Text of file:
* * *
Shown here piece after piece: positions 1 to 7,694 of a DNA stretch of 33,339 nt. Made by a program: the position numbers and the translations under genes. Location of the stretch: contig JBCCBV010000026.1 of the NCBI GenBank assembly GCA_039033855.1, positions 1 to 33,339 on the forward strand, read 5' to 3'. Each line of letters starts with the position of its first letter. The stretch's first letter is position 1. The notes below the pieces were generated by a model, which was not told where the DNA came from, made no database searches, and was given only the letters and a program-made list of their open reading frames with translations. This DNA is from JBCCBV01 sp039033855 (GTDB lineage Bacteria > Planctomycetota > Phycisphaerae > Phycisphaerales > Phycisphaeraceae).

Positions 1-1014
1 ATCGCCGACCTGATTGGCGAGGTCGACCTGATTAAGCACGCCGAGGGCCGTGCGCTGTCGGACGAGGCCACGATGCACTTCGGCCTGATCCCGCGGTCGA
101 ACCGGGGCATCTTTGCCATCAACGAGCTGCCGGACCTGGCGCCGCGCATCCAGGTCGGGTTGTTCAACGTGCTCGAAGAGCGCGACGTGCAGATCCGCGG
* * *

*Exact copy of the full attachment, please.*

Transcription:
Shown here piece after piece: positions 1 to 7,694 of a DNA stretch of 33,339 nt. Made by a program: the position numbers and the translations under genes. Location of the stretch: contig JBCCBV010000026.1 of the NCBI GenBank assembly GCA_039033855.1, positions 1 to 33,339 on the forward strand, read 5' to 3'. Each line of letters starts with the position of its first letter. The stretch's first letter is position 1. The notes below the pieces were generated by a model, which was not told where the DNA came from, made no database searches, and was given only the letters and a program-made list of their open reading frames with translations. This DNA is from JBCCBV01 sp039033855 (GTDB lineage Bacteria > Planctomycetota > Phycisphaerae > Phycisphaerales > Phycisphaeraceae).

Positions 1-1014
1 ATCGCCGACCTGATTGGCGAGGTCGACCTGATTAAGCACGCCGAGGGCCGTGCGCTGTCGGACGAGGCCACGATGCACTTCGGCCTGATCCCGCGGTCGA
101 ACCGGGGCATCTTTGCCATCAACGAGCTGCCGGACCTGGCGCCGCGCATCCAGGTCGGGTTGTTCAACGTGCTCGAAGAGCGCGACGTGCAGATCCGCGG